South Tajikistan does not have the dramatic splendours of the mountains. But what it does have, in abundance, is a rich sense of antiquity built in many layers. Alexander, Genghis Khan and Babur all passed this way. The most magnificent Buddhist findings in Central Asia come from southern Tajikistan, as does the Oxus Treasure now in the British Museum in London.
The south is dust dry for most of the year. But in spring the broad Vakhsh river valley is a delightful place, with its many channels interspersed with islands covered in mature trees, and with meadows of spring flowers. The traveller passes through irrigated fields of cotton, wheat and vegetables. Always there is the backdrop of the hills to the west bordering Uzbekistan. The friendly and hospitable villagers often wear traditional dress. Most of the houses and walls are built of local materials and blend with the landscape.
The south is accessible throughout the year. There is a good road south all the way to the Uzbek border. Virtually no foreigners come to the area. If you do come you are likely to be on your own when visiting any of the sites.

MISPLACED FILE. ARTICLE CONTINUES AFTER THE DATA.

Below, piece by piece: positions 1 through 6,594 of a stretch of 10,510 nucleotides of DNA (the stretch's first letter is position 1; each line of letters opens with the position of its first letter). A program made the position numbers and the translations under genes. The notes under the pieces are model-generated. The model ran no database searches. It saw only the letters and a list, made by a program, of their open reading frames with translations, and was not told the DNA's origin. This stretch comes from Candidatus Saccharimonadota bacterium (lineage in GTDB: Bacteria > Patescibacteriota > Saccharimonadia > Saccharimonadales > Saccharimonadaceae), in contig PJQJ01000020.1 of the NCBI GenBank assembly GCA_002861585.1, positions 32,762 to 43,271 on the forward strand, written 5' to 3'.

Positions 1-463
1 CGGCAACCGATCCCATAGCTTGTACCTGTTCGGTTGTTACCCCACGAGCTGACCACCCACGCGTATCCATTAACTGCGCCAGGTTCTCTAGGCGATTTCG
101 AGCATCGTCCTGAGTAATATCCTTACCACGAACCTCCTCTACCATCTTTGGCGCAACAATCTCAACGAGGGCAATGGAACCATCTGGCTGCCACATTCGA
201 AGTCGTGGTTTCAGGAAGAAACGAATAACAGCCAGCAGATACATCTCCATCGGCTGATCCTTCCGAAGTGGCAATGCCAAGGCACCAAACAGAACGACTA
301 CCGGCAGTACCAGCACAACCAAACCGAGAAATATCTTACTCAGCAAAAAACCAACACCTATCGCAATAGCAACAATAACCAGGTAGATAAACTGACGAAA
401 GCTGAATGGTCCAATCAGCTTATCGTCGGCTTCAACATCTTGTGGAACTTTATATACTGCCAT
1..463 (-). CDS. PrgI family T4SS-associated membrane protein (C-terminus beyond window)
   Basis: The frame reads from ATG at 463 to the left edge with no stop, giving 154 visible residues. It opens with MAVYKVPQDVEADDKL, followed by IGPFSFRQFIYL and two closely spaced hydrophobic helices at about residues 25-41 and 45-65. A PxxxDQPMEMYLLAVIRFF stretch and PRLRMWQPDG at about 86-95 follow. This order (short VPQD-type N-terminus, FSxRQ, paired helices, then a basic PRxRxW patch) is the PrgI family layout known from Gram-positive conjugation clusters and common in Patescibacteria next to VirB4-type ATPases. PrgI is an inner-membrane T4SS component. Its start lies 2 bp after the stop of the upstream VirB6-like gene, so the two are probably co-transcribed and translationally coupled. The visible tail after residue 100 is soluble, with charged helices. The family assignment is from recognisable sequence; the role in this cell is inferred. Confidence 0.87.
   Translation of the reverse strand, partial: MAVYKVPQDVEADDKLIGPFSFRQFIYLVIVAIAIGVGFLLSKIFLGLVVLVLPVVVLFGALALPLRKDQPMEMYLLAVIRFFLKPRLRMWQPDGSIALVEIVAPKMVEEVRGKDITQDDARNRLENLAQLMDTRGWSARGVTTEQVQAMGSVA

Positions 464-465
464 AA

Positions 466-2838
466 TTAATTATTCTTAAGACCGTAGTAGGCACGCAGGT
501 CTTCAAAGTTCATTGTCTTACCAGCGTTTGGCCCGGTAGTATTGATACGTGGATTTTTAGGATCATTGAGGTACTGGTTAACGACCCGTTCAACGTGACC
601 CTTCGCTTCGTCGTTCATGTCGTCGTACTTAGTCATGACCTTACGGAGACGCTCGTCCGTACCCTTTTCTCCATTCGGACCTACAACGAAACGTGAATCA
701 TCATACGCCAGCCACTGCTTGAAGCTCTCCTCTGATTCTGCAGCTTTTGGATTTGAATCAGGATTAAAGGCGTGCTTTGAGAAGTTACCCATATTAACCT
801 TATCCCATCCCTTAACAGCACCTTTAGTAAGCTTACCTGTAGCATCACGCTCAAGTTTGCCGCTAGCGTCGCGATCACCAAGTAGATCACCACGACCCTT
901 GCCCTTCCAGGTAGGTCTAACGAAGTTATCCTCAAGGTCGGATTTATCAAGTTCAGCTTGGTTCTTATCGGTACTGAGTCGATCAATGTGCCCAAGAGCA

The best time to visit is the spring or autumn. Winters are mild, but it can be windy, and the there are frequent power cuts. The summer is unbearably hot with temperatures in June, July and August in the 40 to 50 degrees Centigrade range. Not for nothing are these months referred to as "Duzakh" or Hell.
Highlights here are the Tigrovaya Balka National Park, the springs at Chashma Chehel o Chahar, the ruined mosque of Khoja Mashad and the Temple of Oxus at Takht-i Sangin. All can be reached in a one-day journey from Dushanbe.
At current time permits are required for visits to the far south, including Aywaj and Takht-I Sangin. Check with a local travel company, and allow plenty of time for them to obtain the permit, or ask them to obtain in advance of your arrival.